What We're Reading: Opioid Lawsuit in Oklahoma; 9/11 Responders, Elevated Leukemia Incidence; MS Treatment Costs

January 14, 2020

Oklahoma is suing 3 major opioid manufacturers for their role in the opioid epidemic; first responders and other workers exposed to carcinogens during 9/11 found to have an elevated incidence of leukemia; cost of MS treatments determine patient financial decisions.

Oklahoma Attorney General Files Suit Against Opioid Distributors

Oklahoma State Attorney General Mike Hunter filed a lawsuit on Monday against 3 companies, McKesson Corporation, Cardinal Health, and AmerisourceBergen, who delivered more than 34 billion doses of narcotics to Oklahoma and the rest of the United States between 2006 and 2012, according to The Washington Post. “To say these companies have blood on their hands is an understatement,” said Hunter. The case alleges the companies failed to halt plainly suspicious drug orders due to the profits generated from these transactions.

Increase in Incidence of Blood Cancer Found Among 9/11 Responders

In a study conducted by New York researchers, first responders and other workers at the World Trade Center site after the September 11, 2001, terrorist attacks were found to have an elevated incidence of leukemia compared with the general population. The Wall Street Journal reports that the findings also suggest that as more time passes from the attacks, researchers may discover increased rates of other cancers in first responders and recovery workers.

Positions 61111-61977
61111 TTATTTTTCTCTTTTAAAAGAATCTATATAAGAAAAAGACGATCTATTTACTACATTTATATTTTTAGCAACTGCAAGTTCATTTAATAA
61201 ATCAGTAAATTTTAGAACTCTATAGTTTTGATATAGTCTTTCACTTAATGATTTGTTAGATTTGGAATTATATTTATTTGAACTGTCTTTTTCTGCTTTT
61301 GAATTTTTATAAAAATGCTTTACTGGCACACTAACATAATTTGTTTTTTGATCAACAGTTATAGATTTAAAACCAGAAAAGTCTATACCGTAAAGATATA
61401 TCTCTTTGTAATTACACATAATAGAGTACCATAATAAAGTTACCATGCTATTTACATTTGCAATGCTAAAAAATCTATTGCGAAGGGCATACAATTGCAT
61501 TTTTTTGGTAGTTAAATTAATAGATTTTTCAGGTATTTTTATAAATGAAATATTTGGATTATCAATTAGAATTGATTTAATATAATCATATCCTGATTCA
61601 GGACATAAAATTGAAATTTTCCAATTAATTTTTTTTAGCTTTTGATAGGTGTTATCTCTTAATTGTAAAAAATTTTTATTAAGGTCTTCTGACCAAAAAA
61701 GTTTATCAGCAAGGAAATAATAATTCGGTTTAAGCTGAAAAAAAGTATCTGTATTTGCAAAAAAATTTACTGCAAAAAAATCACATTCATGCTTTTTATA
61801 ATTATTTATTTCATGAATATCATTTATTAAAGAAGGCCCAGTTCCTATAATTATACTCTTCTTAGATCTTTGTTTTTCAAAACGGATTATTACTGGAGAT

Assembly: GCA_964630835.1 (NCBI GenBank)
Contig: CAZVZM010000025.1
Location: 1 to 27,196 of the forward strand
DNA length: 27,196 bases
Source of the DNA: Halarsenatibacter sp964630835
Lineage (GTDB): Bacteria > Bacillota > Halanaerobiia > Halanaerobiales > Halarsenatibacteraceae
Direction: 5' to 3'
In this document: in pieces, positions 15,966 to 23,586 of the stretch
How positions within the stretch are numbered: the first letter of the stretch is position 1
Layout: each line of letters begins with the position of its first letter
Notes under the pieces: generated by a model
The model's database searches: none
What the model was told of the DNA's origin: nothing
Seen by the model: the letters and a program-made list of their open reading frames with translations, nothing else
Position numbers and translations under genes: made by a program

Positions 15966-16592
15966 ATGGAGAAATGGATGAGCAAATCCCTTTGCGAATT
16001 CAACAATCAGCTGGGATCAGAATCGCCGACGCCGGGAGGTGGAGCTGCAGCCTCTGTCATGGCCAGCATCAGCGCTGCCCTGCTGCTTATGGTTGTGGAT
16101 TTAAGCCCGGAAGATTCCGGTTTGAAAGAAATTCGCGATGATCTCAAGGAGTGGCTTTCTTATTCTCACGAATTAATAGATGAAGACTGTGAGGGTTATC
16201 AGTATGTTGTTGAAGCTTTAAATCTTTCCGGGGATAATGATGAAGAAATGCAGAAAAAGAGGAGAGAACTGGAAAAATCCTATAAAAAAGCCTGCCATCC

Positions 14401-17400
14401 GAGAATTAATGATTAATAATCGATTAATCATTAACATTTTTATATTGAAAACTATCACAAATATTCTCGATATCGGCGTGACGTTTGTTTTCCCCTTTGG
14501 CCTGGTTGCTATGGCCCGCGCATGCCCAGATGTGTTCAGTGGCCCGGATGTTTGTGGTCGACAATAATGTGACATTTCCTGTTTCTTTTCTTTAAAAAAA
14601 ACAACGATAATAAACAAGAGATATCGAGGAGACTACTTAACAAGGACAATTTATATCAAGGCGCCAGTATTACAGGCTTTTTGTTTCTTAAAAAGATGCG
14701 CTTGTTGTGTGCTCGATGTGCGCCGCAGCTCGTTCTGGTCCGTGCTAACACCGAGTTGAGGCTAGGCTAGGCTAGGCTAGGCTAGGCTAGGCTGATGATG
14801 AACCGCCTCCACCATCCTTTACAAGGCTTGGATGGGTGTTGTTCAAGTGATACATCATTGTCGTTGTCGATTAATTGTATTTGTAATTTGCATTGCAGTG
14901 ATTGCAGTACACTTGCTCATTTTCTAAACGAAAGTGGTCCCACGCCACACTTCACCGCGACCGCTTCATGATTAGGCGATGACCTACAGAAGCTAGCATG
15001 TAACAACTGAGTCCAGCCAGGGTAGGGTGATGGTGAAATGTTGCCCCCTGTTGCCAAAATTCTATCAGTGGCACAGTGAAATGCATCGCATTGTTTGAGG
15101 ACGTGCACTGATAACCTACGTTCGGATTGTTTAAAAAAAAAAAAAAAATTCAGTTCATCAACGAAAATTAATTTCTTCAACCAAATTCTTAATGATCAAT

Cost of MS Treatments Affects Patient Financial Decisions

According to a survey by the National Multiple Sclerosis (MS) Society, the high cost of MS treatments has forced 40% of patients to take drastic actions, such as cutting back or skipping doses, and affected their ability to save for the future. STAT reports that 14% of survey participants switched to a generic, despite being satisfied with their existing treatment; 12% stopped using their medication for a period of time; 9% skipped or delayed filling a prescription; and 8% took less of their medicine than prescribed. Compared with 2004, when patients with MS paid an average $15/month out of pocket, in 2016, they doled out $309/month, which is more than a 20-fold increase in just 12 years.